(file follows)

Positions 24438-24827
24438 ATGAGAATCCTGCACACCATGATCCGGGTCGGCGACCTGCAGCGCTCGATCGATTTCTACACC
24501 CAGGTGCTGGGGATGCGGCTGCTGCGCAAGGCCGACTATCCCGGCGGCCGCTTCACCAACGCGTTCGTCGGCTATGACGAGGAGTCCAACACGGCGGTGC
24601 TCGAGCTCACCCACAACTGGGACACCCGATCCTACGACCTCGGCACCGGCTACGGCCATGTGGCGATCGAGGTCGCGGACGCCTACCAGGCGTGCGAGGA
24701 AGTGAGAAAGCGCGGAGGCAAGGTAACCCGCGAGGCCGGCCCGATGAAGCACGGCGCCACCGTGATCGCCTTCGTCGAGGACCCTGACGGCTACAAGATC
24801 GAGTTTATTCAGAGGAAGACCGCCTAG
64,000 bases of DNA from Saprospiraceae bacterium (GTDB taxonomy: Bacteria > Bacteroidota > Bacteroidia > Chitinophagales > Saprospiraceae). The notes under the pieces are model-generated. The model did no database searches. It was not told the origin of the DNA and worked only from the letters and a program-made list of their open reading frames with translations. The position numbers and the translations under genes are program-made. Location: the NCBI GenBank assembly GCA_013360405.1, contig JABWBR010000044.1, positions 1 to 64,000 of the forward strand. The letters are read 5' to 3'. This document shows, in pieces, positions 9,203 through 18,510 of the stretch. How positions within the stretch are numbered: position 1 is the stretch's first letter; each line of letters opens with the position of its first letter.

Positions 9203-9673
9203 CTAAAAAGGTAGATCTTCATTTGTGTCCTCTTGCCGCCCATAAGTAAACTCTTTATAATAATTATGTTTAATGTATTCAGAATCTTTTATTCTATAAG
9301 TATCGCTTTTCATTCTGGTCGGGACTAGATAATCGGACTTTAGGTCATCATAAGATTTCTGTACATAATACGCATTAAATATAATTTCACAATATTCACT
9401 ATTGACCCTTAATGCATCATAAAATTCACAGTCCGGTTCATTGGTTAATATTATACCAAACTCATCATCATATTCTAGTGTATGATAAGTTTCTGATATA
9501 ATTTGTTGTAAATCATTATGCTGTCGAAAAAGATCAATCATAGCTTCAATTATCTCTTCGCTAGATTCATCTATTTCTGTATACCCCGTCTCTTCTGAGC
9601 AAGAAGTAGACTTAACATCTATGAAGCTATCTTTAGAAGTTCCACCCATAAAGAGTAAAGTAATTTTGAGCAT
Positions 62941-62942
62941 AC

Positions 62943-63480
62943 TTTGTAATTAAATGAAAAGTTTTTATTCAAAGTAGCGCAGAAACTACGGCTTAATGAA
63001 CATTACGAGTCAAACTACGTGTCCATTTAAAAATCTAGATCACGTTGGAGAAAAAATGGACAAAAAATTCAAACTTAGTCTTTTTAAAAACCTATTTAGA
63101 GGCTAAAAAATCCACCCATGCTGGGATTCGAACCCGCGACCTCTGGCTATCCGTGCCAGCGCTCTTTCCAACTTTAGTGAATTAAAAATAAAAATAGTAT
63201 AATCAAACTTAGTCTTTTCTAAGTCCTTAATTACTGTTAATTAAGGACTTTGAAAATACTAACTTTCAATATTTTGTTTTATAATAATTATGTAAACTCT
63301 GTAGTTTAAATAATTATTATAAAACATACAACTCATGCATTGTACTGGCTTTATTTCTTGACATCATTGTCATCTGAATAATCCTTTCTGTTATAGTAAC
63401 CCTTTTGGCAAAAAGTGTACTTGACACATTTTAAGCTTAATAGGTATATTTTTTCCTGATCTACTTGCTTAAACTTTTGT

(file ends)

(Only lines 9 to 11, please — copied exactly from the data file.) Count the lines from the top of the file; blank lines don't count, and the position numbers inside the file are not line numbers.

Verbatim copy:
9203 CTAAAAAGGTAGATCTTCATTTGTGTCCTCTTGCCGCCCATAAGTAAACTCTTTATAATAATTATGTTTAATGTATTCAGAATCTTTTATTCTATAAG
9301 TATCGCTTTTCATTCTGGTCGGGACTAGATAATCGGACTTTAGGTCATCATAAGATTTCTGTACATAATACGCATTAAATATAATTTCACAATATTCACT
9401 ATTGACCCTTAATGCATCATAAAATTCACAGTCCGGTTCATTGGTTAATATTATACCAAACTCATCATCATATTCTAGTGTATGATAAGTTTCTGATATA